2002B06 Write brief notes on tolerance and dependence in relation to opioid analgesics.



Tolerance: definition, mechanism, time course, implications, treatment

Dependence: definition and types, associations, cause, risk factors, withdrawal, treatment




·   Reduced intensity and duration of effect of a given dose of opioid with chronic use

·   No change in efficacy

·   i.e. Right shift in log(dose) response curve

·   Occurs to variable extent


(individual graded log-dose response curve)


·   Receptor downregulation (β-arrestin binds COOH terminal of phosphorylated activated G-protein coupled receptor, triggering downregulation and destruction)

·   Change in receptor effect (Gi -> quasi Gs)

·   Upregulation of cAMP system

·   ↑NMDA activity (↓NMDA transport -> ↑synaptic [glutamate] -> tolerance and opioid-induced hyperalgaesia)

Time course

·   Onset and offset rapid for inhibitory effects (analgesia, respiratory depression)

·   Onset and offset slow for excitatory effects (miosis, constipation)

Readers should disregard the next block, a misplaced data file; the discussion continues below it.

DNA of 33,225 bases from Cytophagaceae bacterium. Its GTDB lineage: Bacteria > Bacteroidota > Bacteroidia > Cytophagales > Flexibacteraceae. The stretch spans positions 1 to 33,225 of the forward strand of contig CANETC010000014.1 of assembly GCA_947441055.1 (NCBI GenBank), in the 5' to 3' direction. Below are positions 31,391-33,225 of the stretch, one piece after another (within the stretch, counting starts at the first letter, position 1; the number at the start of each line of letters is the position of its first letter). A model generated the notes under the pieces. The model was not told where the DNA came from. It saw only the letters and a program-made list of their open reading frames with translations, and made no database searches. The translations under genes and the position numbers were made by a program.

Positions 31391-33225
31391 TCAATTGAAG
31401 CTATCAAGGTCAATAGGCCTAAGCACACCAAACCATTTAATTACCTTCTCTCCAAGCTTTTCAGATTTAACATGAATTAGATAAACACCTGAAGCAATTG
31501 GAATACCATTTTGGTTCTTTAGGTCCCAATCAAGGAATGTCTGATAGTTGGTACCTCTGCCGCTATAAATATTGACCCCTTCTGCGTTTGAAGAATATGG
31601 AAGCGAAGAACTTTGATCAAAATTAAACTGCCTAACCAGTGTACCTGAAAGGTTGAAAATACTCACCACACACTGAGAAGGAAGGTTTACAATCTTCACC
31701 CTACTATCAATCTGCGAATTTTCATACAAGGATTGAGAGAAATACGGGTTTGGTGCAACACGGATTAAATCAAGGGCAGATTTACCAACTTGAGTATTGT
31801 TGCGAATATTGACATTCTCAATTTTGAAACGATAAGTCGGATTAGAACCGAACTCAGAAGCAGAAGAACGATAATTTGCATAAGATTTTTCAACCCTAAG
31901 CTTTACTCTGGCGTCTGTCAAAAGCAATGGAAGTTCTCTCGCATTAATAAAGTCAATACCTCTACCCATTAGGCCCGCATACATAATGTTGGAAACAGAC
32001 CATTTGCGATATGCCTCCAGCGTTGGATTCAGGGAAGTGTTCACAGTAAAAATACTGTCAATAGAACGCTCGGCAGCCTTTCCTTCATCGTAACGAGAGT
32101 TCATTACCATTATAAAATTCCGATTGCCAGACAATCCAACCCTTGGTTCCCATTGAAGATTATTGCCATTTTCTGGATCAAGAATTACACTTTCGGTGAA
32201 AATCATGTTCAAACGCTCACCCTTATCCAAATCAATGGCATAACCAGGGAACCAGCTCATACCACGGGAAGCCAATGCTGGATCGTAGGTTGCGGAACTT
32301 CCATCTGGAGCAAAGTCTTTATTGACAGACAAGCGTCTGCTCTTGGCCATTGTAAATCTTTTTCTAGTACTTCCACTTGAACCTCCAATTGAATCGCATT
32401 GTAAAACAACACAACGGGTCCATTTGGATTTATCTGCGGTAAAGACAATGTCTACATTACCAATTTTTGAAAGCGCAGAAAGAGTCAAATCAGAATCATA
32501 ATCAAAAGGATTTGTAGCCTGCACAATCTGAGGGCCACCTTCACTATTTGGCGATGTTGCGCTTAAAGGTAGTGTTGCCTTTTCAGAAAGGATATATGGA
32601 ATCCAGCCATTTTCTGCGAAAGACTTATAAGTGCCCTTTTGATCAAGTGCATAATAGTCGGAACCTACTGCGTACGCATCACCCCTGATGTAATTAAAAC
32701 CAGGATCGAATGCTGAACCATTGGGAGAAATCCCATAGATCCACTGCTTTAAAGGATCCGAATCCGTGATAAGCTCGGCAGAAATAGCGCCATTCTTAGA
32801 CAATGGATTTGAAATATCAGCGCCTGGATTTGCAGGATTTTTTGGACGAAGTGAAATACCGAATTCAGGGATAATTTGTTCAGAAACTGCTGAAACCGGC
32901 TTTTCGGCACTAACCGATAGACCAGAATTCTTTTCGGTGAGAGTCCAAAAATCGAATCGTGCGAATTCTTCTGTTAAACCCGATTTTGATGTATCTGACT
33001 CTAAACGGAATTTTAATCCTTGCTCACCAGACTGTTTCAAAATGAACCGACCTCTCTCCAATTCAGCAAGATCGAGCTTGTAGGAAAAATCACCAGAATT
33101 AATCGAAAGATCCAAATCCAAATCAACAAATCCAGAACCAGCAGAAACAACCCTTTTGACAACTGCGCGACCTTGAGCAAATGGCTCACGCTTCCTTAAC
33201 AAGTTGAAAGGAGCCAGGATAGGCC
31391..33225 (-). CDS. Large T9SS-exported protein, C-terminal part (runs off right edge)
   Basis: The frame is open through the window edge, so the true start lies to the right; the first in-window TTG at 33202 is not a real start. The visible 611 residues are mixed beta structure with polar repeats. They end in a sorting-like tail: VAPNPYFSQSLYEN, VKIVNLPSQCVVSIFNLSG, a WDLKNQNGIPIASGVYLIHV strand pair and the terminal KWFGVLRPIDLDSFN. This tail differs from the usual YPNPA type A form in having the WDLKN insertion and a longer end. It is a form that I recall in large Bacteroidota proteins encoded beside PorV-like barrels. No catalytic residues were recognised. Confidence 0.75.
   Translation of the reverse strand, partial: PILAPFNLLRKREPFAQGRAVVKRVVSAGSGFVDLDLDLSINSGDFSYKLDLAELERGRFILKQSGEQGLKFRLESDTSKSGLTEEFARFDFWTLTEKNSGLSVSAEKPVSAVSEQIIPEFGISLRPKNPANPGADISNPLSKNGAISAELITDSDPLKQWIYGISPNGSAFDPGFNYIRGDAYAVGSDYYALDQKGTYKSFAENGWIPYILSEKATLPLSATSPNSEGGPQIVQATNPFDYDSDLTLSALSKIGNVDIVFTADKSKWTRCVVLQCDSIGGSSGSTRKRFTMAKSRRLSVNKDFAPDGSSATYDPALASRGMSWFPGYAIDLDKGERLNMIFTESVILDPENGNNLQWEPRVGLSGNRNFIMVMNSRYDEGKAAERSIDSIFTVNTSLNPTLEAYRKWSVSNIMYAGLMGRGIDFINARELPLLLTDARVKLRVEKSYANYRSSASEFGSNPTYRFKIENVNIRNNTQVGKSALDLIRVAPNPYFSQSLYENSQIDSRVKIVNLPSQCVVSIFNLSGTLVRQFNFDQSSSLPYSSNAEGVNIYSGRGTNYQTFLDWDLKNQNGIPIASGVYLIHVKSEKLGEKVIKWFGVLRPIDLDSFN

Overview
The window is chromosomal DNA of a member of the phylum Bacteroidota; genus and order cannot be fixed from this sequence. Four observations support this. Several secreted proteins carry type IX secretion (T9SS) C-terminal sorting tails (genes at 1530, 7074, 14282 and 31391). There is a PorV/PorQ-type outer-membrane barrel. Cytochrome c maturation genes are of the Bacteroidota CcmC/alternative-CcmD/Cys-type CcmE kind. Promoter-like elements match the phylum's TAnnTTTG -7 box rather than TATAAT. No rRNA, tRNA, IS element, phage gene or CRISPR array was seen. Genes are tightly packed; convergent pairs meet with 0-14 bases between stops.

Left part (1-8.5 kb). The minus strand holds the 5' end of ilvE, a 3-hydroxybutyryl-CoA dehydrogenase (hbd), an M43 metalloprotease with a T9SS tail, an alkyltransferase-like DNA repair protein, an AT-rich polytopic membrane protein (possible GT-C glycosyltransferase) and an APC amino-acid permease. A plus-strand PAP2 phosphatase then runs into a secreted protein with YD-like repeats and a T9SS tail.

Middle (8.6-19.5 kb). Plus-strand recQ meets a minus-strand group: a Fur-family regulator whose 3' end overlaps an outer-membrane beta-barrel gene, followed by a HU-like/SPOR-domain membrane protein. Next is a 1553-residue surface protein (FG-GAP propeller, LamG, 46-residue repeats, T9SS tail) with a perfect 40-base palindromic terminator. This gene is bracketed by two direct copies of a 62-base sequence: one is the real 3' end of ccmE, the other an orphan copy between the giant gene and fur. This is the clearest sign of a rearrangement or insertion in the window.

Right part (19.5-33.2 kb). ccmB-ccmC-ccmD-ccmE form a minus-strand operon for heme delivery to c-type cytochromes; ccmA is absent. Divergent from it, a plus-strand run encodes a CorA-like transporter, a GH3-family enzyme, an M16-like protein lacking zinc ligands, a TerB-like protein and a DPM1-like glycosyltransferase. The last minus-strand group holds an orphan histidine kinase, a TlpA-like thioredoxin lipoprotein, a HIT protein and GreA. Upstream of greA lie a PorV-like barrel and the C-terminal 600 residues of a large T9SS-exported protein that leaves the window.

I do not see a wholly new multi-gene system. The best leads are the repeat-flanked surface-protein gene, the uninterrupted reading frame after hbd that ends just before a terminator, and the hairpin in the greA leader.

Implications of time course

·   Use of previously effective dose after a short layoff may cause overdose and death

·   Patients with chronic pain on opioids require very high dose for same effect

o Hence more GIT side effects

o Hence importance of use of adjuvants e.g. ketamine


·   Opioid rotation

·   Opioid weaning, esp with ketamine infusion (‘re-sets’ opioid receptors)




·   Reliance on drug for normal functioning

·   Physical: withdrawal symptoms on cessation

·   Psychological: craving for drug on cessation

Associated features

·   Dependent patients often tolerant; tolerant patients not always dependent

·   Addiction (harmful drug-seeking behavior) – especially if psychological dependence


·   As for tolerance

·   Pathological adaptation in dopaminergic reward pathways

Risk factors

·   Drug characteristics:

o Rapid onset (high lipid solubility, high % unionised (e.g. alfentanil)

o Highly euphoric (e.g. diacetylmorphine)

·   Administration: prolonged use (e.g. chronic pain)

·   Patient: psychiatric history, unemployment etc.

Withdrawal features

·   Physical: nausea, sweating, cholinergic (salivation, lacrimation, GIT cramp)

·   Psychological: craving, dysphoria, restlessness, insomnia


·   Opioid replacement (e.g. methadone, buprenorphine/naloxone)

·   Psychosocial intervention




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